1/2 c water

1/4 c sugar

1/4 c rice vinegar

Pinch salt

Bring the water, sugar, vinegar & salt to a boil in a small sauce pan. Pour over the shredded carrots, let cool to room temperature & chill.

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To assemble the bánh mì:

4 large steak rolls

Mayonnaise

Thinly sliced cucumber

Marinated carrots

Optional julienned daikon radish

Glazed tofu, cut into 1/4-inch strips

Fresh cilantro

Split the steak rolls, pulling out a bit of the interior to allow for ample filling. Spread mayonnaise on each side, then layer the cucumber, carrot & tofu. Top with fresh cilantro. Wrap each roll tightly in foil & chill for an hour or two.

Enjoy. Heaven knows, we did – expect to see bánh mì popping up on our summer What’s for Dinner lists…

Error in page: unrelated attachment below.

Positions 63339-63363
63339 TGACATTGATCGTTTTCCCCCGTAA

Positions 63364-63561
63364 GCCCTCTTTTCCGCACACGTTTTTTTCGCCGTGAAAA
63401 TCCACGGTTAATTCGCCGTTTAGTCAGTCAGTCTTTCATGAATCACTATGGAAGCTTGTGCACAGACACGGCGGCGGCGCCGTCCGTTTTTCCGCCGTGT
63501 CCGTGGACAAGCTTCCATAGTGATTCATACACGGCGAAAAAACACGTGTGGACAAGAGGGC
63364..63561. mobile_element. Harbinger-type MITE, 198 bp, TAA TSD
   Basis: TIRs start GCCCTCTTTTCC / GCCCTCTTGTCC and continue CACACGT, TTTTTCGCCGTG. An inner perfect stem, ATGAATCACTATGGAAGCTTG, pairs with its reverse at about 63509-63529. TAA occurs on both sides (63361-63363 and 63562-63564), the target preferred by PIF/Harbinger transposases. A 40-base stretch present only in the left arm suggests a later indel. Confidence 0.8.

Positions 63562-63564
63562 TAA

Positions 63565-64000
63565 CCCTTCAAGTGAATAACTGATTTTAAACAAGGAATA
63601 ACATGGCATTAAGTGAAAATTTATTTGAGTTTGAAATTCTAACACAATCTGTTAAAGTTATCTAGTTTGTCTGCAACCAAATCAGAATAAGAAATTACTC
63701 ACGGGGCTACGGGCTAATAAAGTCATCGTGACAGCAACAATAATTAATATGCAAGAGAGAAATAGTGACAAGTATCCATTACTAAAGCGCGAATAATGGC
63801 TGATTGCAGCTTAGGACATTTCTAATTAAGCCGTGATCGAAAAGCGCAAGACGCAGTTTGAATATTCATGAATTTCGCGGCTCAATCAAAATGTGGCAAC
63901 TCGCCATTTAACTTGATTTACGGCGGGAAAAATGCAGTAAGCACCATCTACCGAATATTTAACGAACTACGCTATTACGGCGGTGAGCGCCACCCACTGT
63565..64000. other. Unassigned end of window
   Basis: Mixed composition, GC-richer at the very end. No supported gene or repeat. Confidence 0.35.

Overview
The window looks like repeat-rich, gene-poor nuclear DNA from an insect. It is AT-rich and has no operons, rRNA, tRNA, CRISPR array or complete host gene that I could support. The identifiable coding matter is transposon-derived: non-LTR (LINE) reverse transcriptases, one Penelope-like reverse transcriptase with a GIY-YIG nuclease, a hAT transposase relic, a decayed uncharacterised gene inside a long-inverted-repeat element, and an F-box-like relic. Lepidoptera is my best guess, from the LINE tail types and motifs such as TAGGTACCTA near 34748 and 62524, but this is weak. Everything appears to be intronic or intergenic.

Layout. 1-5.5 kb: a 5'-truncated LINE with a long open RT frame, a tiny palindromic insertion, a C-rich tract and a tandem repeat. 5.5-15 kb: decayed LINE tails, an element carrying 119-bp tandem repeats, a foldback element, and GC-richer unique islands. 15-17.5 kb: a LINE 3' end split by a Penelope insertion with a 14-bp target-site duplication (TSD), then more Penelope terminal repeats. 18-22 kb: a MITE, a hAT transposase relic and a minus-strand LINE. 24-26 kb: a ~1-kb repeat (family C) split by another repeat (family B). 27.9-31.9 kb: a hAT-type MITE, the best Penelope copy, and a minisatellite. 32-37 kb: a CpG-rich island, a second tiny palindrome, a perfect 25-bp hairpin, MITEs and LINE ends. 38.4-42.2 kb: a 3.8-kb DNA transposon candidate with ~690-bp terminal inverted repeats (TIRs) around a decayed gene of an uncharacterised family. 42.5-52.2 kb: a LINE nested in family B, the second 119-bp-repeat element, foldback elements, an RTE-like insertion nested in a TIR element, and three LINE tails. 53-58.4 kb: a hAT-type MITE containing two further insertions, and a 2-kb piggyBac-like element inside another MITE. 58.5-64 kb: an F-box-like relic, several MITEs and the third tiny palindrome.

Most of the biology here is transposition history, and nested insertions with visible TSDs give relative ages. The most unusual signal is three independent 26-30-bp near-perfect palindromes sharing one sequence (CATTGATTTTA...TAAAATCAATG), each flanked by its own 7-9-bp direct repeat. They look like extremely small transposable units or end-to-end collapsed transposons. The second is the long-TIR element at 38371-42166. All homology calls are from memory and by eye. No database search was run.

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Alright, let’s fire it up! Some classics & some crazy new stuff this week…

We’ll do another round of home made pizza (last week’s impromptu pie with fresh mozzarella & basil was awesome), & our ubiquitous baked fish/oven fries/steamed veg dinner (mahi mahi this week). I didn’t do Too Hot to Cook Salad last week, so we’ll try it again, but over corn chips with avocadoes diced over the top by request.

New stuff:

Greek Faux Meatballs with Roasted/Grilled Veg & Orzo  (We use a great soy meat substitute for the times we really want that taste & texture, bolstered with fresh onions & spinach & herbs & pan fried into tasty meatballs. I’ll grab a few squash & peppers at market & throw them under the broiler or on the grill as the weather dictates.)